Anheuser-Busch InBev SA/NV, the largest brewer in the world, is partnering with one of the biggest aluminum producers to market some of its beer in lower-carbon cans.
About 70% of the aluminum used in AB InBev’s cans in North America is recycled, and the brewer will further reduce emissions by pairing it with new “low-carbon” aluminum that Rio Tinto produces from smelters in Canada powered by hydroelectric plants. The first million cans produced from the partnership will be for Michelob Ultra in the U.S., the companies said in a statement.
“We’ll be able to guarantee to the customers the provenance of the product as well as to provide transparency in terms of the sustainability measures,” Alf Barrios, the chief executive of Rio Tinto Aluminum, said in a phone interview. “That’s why we will be working with AB InBev on labeling, providing info to the end consumers.”
The partnership comes amid a growing shortage of aluminum cans. Lockdowns have forced restaurants and bars, which rely heavily on sales of beer from kegs, to shutter, leaving consumers to stock up on 12-packs.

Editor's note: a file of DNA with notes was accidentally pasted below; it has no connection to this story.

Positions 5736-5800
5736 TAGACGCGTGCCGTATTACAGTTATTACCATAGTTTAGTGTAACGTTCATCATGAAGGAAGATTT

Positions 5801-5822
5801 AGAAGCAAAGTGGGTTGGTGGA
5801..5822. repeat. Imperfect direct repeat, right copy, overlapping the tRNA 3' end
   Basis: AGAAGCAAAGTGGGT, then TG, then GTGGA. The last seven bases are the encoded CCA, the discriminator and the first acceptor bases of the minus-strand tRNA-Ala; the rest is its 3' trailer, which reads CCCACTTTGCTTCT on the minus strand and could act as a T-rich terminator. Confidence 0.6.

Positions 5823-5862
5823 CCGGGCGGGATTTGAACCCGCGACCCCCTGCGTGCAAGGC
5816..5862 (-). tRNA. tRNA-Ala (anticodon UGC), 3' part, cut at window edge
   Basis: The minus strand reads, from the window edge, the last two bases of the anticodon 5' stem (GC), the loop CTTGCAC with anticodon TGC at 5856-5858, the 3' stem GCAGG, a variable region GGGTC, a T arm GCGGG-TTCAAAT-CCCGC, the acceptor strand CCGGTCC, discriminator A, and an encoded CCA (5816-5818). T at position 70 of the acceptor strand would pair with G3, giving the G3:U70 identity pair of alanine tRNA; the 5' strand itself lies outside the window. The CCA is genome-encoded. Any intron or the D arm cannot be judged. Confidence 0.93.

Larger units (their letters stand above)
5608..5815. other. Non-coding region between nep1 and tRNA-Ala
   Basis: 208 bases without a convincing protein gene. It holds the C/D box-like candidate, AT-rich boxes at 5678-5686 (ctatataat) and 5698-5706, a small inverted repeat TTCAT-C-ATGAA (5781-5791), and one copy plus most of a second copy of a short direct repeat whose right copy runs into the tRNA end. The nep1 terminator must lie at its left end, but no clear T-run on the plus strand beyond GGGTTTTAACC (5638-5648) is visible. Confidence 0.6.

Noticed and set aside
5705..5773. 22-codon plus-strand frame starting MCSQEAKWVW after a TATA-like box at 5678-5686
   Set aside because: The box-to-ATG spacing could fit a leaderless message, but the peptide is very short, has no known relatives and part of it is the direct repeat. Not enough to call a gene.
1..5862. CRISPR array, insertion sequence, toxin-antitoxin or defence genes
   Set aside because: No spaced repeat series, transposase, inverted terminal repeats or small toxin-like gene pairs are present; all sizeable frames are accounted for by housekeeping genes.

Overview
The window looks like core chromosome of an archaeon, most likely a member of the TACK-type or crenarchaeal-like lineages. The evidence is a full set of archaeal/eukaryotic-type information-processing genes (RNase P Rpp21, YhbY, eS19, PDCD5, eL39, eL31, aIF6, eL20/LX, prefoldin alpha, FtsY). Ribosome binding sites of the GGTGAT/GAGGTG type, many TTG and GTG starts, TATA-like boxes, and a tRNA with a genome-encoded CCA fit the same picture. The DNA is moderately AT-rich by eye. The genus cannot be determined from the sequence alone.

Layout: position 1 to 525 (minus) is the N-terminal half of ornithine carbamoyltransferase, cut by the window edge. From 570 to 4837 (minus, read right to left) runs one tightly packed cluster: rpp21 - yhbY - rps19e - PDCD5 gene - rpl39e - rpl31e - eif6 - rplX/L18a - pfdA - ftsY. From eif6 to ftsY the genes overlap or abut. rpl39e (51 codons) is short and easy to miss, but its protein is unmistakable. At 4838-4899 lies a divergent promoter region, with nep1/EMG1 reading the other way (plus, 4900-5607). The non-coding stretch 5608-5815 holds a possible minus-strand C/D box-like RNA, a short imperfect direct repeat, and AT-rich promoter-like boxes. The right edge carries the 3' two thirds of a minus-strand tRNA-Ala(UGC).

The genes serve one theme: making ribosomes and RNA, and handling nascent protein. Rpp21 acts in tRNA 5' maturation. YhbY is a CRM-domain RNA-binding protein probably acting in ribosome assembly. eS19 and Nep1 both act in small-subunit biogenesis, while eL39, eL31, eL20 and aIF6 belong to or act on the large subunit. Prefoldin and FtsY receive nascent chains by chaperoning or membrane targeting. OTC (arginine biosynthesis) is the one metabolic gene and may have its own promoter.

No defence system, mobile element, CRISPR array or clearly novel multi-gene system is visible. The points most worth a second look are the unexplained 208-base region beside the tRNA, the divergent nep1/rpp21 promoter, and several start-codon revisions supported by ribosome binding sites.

For environmental data on AB InBev and Rio Tinto, click here and here.
Ball Corp., the biggest aluminum-can producer in the world, two months ago said demand in North America continued to outstrip supply, and that it accelerated meaningfully in Europe and South America.
AB InBev also makes brands including Stella Artois, Beck’s and Corona. It works with recycling subsidiaries on its cans and also has an agreement with Metal Container Corp., which supplies more than 45% of its U.S. beer cans, according to AB InBev’s website. The company has said that by 2025, it plans to make all of its packaging from majority recycled content.
“Through the partnership, we will explore options to provide information about the sustainability benefits of low-carbon aluminum directly to customers through labeling and branding on cans,” Ingrid De Ryck, a vice president of procurement and sustainability at Anheuser-Busch, said in an email. “With Rio Tinto, we are working to reduce carbon emissions associated with our packaging materials, the largest contributor of emissions by sector in our value chain.”
–With assistance from Tiffany Kary.